Sebelius won’t intervene in Pa. transplant case

Sarah Murnaghan
FILE - In this May 30, 2013 file photo provided by the Murnaghan family, Sarah Murnaghan, center, celebrates the 100th day of her stay in Children's Hospital of Philadelphia with her father, Fran, left, and mother, Janet. (AP Photo/Murnaghan Family)

PHILADELPHIA (AP) — The U.S. health secretary said she won’t intervene in an “incredibly agonizing” transplant decision about a dying Pennsylvania girl, noting that three other children in the same hospital are just as sick.

Health and Human Services Secretary Kathleen Sebelius told a congressional panel Tuesday that medical experts should make those decisions.

However, relatives of 10-year-old Sarah Murnaghan said Sebelius’ remarks confused them because they want a policy change for all pre-adolescent children awaiting lung transplants, not just Sarah.

The Newtown Square girl has been hospitalized at Children’s Hospital of Philadelphia for three months with end-stage cystic fibrosis and is on a ventilator. Her family wants children younger than 12 to be eligible for adult lungs because so few pediatric lungs are available.

Under current policy, only patients 12 or over can join the list. But Sarah’s transplant doctors say she is medically eligible for an adult lung.

The change would add perhaps 20 children from ages 8 to 11 to the adult waiting list, which has more than 1,600 people on it, according to Sharon Ruddock, Sarah’s aunt.

“One moment they say we’re asking for an exception for Sarah. The next moment they say we’re asking for sweeping changes and it has to be studied,” Ruddock said Tuesday.

Sebelius has called for a review of pediatric transplant policies, but the Murnaghans say Sarah doesn’t have time for that.

“I’m begging you. … She has three to five weeks to live. Please suspend the rules,” Rep. Lou Barletta, R-Pa., urged Sebelius at a House Education and the Workforce Committee hearing on her department’s budget.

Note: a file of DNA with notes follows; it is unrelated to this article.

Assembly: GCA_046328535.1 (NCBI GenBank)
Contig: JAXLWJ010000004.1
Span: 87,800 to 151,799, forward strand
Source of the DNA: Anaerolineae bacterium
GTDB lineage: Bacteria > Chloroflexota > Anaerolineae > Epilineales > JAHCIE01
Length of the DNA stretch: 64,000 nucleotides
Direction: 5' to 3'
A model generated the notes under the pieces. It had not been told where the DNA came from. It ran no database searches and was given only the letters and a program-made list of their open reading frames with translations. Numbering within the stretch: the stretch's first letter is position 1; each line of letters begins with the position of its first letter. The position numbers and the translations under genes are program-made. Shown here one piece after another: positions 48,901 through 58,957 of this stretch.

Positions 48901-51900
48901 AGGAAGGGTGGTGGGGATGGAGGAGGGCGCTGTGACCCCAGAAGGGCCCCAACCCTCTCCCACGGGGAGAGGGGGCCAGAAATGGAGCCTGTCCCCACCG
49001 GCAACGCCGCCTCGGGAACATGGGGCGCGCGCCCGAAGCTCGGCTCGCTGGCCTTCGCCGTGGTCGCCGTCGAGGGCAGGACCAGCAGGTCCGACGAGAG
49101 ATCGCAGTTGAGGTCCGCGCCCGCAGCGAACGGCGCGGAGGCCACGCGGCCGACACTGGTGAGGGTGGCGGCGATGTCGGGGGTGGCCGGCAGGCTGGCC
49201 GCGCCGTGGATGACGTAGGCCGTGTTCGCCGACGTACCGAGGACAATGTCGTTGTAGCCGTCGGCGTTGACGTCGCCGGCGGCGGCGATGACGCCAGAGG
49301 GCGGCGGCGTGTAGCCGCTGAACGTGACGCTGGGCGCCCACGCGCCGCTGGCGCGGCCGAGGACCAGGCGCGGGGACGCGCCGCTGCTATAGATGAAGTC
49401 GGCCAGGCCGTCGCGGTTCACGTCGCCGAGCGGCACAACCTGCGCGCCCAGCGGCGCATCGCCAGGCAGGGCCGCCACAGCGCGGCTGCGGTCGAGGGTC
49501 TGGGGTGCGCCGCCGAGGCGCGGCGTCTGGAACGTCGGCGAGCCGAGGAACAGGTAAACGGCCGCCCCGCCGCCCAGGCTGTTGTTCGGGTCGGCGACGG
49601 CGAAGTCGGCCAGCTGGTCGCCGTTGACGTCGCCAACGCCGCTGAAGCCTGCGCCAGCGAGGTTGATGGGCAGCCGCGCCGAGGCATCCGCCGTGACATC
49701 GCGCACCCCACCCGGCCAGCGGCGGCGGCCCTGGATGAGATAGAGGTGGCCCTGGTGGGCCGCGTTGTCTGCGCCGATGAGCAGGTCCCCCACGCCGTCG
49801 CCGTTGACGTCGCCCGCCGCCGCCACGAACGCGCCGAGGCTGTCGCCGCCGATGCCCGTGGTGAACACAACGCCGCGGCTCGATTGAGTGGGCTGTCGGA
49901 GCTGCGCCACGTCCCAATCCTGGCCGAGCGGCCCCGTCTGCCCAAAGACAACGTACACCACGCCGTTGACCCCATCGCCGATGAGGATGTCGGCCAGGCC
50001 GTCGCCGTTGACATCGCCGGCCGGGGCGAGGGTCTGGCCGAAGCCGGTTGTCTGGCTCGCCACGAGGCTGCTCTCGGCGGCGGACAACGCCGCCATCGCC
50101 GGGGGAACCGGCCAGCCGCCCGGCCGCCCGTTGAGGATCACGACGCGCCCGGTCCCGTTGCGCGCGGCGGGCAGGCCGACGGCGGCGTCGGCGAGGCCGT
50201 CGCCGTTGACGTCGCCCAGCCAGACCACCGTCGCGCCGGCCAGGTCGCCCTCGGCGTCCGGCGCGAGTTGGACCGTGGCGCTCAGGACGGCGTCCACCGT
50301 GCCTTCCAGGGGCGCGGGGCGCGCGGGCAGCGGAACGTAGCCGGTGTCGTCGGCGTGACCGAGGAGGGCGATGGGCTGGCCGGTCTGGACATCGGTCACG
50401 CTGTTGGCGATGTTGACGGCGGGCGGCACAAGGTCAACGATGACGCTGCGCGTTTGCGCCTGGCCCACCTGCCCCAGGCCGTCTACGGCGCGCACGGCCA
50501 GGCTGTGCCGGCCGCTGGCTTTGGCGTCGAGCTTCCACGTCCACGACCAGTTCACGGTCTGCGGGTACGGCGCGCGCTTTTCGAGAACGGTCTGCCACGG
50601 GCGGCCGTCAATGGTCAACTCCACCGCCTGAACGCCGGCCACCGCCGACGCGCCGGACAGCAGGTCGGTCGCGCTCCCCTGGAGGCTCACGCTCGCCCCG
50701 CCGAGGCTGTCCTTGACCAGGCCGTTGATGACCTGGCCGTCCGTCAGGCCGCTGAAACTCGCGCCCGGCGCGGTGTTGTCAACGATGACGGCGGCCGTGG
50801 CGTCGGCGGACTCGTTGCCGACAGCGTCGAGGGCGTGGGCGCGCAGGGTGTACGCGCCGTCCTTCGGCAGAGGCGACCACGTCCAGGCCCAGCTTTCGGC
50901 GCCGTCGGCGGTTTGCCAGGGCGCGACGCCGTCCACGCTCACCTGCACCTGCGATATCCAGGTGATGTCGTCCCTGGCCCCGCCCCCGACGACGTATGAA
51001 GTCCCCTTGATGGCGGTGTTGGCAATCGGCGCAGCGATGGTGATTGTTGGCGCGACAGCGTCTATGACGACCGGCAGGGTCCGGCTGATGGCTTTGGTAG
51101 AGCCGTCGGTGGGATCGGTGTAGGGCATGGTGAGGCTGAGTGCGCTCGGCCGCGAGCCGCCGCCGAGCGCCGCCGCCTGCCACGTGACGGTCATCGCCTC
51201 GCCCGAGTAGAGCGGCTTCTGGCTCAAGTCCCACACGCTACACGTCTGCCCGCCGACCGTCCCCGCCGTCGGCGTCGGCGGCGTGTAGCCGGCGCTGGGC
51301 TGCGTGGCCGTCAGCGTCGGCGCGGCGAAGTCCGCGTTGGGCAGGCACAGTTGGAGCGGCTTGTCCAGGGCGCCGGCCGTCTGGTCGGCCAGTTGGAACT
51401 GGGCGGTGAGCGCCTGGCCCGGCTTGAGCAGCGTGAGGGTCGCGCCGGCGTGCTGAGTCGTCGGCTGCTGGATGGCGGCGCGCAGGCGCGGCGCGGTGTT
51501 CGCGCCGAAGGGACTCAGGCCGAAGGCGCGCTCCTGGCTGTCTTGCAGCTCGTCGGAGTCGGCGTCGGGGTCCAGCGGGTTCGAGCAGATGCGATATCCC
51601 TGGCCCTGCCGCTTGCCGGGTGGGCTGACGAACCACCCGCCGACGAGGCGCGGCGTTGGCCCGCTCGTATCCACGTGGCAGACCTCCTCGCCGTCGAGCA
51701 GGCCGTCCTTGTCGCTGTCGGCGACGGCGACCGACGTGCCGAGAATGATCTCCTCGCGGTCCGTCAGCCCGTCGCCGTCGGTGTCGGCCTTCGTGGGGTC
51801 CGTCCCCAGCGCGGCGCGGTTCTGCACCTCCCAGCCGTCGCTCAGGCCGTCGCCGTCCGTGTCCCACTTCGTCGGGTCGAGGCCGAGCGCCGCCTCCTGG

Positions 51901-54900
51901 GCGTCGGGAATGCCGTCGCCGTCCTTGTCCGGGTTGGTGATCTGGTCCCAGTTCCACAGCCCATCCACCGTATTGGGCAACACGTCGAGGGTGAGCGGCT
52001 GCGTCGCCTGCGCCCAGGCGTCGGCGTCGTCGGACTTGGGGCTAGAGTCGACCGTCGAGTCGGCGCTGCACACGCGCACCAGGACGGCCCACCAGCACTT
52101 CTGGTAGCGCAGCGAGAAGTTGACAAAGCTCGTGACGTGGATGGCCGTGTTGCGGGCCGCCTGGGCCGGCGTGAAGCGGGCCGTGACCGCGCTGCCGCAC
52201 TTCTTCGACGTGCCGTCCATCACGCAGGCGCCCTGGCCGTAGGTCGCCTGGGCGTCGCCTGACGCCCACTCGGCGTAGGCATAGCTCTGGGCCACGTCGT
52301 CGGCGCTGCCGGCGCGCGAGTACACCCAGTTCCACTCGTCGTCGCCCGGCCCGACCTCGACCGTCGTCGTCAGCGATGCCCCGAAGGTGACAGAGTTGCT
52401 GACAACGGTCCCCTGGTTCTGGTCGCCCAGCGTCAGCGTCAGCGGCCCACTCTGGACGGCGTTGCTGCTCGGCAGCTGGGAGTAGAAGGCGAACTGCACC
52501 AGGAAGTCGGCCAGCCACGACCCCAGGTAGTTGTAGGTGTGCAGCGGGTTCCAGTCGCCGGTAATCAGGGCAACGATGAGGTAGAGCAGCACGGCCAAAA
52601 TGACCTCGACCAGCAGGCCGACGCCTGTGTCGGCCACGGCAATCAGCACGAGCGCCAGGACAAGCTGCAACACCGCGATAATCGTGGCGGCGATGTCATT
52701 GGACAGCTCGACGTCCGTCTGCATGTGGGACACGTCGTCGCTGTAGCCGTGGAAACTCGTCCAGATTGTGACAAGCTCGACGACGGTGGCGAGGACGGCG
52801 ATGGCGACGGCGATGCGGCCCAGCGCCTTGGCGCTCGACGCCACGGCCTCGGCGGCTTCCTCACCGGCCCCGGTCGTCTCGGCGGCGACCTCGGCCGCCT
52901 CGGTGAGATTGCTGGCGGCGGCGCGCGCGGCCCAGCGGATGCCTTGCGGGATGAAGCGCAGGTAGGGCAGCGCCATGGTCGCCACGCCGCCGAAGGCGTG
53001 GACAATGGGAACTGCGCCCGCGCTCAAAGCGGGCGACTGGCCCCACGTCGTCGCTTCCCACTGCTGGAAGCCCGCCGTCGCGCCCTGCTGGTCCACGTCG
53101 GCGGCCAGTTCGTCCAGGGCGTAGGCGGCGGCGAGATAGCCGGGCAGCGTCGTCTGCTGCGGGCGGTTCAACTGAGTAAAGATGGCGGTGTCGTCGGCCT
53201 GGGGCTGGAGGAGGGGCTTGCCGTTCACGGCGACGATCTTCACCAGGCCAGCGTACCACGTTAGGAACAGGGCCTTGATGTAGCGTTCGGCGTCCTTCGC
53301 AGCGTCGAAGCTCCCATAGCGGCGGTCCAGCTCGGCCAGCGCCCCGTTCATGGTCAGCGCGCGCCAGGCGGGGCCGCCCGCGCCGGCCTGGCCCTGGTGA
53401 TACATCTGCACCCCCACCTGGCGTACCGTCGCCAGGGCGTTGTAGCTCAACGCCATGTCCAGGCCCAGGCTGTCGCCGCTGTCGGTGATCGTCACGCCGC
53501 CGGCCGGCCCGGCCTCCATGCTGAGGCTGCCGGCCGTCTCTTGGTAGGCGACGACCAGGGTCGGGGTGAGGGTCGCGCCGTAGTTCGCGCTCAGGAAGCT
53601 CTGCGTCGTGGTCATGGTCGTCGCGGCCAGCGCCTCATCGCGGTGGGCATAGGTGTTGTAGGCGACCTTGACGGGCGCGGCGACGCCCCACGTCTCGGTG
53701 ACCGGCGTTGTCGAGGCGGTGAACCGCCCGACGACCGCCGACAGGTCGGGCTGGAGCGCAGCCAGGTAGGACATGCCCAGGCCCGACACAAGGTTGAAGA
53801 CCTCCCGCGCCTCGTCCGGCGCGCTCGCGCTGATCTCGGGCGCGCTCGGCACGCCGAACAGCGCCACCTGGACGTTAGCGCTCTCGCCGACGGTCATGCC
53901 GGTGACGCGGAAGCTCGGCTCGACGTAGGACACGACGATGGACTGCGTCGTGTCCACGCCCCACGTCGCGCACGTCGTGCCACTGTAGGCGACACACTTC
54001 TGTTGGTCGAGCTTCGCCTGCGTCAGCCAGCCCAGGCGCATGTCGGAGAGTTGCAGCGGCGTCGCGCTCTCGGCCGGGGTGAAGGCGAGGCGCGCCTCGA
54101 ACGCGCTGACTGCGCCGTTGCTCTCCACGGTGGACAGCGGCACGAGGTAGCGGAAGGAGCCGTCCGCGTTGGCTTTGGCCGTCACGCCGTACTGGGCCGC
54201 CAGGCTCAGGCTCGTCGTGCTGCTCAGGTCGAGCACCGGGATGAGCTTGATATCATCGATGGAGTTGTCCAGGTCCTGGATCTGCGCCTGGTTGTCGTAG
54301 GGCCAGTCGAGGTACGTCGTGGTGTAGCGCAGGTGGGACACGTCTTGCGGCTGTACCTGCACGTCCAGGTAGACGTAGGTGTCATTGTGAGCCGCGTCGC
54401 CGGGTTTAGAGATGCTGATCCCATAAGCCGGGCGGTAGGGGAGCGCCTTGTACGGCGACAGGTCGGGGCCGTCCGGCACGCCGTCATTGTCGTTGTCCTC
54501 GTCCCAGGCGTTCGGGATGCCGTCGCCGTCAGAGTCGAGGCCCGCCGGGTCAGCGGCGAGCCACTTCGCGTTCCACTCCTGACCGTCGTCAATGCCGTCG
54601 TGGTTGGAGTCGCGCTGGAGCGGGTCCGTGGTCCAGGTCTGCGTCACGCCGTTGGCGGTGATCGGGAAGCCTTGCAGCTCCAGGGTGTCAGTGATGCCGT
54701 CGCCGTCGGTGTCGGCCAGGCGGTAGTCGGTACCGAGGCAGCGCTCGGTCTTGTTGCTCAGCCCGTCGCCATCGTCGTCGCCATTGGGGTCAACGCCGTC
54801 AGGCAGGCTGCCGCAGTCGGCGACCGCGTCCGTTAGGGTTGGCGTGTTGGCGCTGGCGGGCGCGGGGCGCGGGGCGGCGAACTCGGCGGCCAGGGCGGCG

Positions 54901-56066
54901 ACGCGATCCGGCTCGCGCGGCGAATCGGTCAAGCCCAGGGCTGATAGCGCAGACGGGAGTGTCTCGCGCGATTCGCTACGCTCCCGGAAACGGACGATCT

Sebelius conceded the case was an “incredibly agonizing situation” but said many complex factors go into the transplant list formula.

Researchers have less data on lung transplants in pre-adolescents because only about 20 a year are done. And young children suffer from different lung diseases, making it more difficult to weigh their risks versus their chances of surviving transplants, according to a letter to Sebelius from Dr. John P. Roberts, president of the Organ Procurement and Transplantation Network.

Amid concerns about the higher mortality rate in pediatric patients waiting for lung transplants, the network has tweaked its policies in recent years, Roberts said. The new rules give the younger children priority over adults when adolescent lungs become available and give the sickest children priority in a 1,000-mile radius, a broader range than used in the adult system, he said in the letter, which was shared by the office of Rep. Patrick Meehan, R-Pa.

Meehan, in a letter to Sebelius, said Sarah’s doctors are confident they can perform a successful transplant on her. And he said she would jump to the top of the adult list if placed there, given the stage of her disease.

Ruddock, the aunt, called it “a question of morality” that children get places in the adult line, given that a far higher percentage of children die waiting for pediatric lungs than do adults on that waiting list.

“Do you put them at the back of the line if you’re not sure how to measure (their potential outcome)?” she said. “Or do you put them in the line?”

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Associated Press writer Ricardo Alonso-Zaldivar in Washington, D.C., contributed to this report.

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